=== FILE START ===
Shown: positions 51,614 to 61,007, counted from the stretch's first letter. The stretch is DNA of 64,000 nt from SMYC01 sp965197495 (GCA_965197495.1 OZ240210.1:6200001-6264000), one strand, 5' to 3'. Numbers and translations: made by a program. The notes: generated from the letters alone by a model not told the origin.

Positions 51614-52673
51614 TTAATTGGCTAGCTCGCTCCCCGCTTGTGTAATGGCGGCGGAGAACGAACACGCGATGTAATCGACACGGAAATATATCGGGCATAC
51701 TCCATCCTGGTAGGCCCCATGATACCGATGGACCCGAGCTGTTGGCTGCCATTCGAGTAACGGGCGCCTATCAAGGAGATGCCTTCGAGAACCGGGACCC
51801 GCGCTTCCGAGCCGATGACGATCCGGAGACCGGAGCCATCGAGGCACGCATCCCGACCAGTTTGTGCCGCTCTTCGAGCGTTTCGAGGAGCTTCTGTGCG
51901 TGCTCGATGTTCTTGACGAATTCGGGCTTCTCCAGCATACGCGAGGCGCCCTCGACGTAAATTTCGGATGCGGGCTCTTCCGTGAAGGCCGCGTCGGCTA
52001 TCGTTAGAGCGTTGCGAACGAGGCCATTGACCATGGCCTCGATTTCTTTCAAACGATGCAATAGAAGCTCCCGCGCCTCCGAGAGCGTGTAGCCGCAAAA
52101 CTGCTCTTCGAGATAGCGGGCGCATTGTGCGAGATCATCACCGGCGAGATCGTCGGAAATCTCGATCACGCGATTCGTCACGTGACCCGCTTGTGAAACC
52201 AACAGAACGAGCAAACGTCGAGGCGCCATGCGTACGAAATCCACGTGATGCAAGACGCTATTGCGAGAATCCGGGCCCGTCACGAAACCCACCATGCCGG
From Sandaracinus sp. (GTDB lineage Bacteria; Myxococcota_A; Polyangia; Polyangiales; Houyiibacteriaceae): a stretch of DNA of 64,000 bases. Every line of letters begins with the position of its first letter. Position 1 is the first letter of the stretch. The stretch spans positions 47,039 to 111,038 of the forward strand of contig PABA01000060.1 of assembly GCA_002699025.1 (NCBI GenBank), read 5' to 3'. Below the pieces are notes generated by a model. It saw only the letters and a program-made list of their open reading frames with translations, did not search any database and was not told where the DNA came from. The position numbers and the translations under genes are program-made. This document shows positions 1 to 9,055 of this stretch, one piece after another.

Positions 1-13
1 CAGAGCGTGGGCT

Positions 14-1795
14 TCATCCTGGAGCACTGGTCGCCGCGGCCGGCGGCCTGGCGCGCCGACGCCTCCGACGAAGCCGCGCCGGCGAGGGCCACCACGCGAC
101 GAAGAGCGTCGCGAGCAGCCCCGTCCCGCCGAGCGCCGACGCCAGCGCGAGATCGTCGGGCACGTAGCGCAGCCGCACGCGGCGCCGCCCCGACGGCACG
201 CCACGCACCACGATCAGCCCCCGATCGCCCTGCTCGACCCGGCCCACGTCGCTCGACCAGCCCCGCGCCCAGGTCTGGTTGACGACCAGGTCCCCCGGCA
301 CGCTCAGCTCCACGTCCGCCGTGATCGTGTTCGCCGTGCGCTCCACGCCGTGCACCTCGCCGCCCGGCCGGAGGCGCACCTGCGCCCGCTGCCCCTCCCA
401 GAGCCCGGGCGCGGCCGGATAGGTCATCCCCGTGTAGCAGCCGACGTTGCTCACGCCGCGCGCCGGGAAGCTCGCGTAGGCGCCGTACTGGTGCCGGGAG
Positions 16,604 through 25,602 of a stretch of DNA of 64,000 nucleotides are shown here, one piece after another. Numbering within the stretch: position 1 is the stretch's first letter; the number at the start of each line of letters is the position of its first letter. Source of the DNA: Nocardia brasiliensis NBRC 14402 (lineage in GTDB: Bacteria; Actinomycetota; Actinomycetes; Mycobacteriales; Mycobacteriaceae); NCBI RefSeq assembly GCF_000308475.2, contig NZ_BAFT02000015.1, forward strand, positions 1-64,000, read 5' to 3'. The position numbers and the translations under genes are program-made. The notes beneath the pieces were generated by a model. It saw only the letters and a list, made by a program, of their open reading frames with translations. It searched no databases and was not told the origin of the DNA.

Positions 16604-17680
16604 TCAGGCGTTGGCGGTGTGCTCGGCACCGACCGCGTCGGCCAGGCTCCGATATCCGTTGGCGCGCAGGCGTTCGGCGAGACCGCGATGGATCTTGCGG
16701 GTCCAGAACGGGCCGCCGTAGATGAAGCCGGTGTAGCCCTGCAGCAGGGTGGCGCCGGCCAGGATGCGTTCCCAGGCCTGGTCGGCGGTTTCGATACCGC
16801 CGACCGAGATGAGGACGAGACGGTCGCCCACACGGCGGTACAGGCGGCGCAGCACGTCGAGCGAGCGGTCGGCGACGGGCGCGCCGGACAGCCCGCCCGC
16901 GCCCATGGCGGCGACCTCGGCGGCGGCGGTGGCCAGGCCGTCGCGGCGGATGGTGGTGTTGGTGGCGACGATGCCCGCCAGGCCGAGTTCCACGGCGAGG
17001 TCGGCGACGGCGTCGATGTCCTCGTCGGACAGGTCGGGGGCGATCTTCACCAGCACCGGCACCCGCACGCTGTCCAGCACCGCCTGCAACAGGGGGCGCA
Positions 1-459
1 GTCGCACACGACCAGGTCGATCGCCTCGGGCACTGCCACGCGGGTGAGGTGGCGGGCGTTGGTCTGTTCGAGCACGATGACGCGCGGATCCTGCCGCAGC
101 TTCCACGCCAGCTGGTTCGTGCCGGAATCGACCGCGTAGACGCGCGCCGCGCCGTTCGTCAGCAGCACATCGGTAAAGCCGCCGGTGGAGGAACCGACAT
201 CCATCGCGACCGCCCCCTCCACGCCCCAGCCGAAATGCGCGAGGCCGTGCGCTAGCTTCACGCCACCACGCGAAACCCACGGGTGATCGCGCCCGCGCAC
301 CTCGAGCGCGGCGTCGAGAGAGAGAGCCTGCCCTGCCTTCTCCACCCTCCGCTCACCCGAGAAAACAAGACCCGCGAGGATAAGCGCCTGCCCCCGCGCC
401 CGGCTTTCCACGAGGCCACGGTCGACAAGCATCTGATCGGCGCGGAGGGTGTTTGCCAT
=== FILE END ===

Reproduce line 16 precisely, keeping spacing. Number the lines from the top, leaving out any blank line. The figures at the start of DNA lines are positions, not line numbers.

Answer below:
201 CCACGCACCACGATCAGCCCCCGATCGCCCTGCTCGACCCGGCCCACGTCGCTCGACCAGCCCCGCGCCCAGGTCTGGTTGACGACCAGGTCCCCCGGCA